This is a tricky issue. Relief and development organizations have well established models for delivering aid. Those models are traditionally based on the expert-consumer models: experts who have authority and experience decide how the aid should be "provided" to those in need (this applies to various areas of aid, including education). While this model stems from practical considerations of "transferring value" (here, the value is education), it does not help those communities expand their capacities and become independent. For example, if the expert education program does not engage the locals in the process, then there will be no more education once the initiative is finished or the funding is cut off.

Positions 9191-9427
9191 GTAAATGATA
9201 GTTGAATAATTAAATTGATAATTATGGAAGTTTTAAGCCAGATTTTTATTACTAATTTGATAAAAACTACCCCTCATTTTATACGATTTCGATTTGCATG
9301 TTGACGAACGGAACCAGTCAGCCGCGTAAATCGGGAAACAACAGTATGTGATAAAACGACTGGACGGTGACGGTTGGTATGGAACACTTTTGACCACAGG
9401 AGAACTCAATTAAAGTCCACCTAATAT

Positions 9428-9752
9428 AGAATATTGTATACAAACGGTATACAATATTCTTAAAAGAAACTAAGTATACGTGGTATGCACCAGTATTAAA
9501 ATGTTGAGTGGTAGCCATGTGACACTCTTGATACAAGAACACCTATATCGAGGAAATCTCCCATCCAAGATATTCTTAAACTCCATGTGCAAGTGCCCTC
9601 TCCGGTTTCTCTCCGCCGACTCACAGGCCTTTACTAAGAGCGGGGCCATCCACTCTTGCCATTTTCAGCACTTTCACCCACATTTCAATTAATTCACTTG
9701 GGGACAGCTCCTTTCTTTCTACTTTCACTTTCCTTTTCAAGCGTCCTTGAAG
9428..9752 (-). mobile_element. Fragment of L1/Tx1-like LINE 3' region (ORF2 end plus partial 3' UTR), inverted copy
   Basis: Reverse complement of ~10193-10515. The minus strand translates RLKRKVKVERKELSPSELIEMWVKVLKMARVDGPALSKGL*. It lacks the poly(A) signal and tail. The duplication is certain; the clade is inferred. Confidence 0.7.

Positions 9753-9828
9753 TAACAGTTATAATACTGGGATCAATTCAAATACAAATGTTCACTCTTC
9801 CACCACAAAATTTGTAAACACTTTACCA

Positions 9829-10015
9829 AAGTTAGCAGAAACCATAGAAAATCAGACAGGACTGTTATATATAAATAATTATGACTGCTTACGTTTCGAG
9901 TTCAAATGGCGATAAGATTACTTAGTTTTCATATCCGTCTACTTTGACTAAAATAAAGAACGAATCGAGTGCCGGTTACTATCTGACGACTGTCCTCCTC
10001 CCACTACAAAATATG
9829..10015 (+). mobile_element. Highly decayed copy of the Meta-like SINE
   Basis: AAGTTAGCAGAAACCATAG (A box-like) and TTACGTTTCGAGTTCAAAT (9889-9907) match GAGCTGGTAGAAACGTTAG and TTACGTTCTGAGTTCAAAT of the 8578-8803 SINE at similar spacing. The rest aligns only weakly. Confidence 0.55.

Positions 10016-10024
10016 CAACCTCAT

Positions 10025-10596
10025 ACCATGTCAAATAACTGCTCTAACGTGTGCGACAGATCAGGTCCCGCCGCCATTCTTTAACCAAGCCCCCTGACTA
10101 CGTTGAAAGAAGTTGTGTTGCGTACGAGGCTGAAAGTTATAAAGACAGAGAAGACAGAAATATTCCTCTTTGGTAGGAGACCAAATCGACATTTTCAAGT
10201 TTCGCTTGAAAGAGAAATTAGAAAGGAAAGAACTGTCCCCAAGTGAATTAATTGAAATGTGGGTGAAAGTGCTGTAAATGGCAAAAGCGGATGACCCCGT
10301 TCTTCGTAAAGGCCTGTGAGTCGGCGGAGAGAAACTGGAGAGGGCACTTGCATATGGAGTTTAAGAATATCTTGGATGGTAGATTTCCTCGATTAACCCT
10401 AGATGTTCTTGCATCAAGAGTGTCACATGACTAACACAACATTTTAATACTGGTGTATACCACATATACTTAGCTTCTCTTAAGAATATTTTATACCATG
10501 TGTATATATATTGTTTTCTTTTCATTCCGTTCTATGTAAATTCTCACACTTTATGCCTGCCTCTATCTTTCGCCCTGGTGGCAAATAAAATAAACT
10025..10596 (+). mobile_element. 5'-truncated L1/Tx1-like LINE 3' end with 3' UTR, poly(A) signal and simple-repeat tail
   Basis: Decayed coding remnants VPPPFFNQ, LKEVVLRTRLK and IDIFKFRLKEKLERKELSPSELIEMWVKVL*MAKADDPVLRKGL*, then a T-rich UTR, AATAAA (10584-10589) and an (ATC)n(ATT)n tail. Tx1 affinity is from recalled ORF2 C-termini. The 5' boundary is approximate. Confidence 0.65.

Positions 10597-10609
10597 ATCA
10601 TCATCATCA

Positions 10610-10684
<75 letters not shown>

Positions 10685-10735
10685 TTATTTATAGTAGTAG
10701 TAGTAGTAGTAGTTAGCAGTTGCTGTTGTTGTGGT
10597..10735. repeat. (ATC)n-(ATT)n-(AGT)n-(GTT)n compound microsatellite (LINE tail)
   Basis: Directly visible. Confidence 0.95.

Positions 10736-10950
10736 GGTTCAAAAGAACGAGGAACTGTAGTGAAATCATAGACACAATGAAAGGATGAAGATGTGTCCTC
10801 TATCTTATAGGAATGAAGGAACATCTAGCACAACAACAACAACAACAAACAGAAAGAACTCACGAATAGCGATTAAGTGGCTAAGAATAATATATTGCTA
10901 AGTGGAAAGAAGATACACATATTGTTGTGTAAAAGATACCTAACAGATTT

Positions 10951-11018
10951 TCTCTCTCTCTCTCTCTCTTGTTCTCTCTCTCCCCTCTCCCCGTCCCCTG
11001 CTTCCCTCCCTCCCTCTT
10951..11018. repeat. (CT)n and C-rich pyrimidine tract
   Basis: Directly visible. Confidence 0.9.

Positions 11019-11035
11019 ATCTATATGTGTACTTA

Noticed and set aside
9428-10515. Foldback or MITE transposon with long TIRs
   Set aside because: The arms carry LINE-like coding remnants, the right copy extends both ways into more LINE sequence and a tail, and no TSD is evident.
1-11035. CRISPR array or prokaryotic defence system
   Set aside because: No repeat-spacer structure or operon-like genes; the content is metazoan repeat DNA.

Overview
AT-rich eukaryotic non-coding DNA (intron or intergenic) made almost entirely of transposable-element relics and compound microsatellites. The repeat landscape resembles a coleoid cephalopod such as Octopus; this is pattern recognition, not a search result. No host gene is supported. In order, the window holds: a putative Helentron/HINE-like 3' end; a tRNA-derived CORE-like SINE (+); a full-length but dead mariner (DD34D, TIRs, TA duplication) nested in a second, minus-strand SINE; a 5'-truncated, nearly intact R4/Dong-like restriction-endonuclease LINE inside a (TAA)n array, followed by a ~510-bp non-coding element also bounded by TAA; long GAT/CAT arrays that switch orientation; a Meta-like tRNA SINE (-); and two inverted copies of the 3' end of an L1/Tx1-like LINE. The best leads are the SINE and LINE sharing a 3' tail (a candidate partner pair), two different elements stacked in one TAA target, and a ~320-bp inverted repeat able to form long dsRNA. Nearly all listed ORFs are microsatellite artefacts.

This means that aid experts, managers and educators would have to be more flexible and sacrifice some of the strict planning and quality of their service for the sake of engaging with refugees and explore how they can collaborate with refugees wishing to be involved. This includes even channeling parts of the funding dedicated to employees in the initiative to locals who are willing to join (providing a much needed source of income and a sense of self-respect). This is not easy to do, because it means that expert initiatives would need to accept this change in roles, which might go against funding models that need frequent and reporting on progress with quick impact assessments. This might also go against traditional professional interests (e.g. as a professional I am interested that the need for me remains so that I keep being useful).. but I'm sure people are creative enough to work around this!
For more inspiration around this, here is Idilbi's remarkable first-hand observations about education in Syrian refugee camps.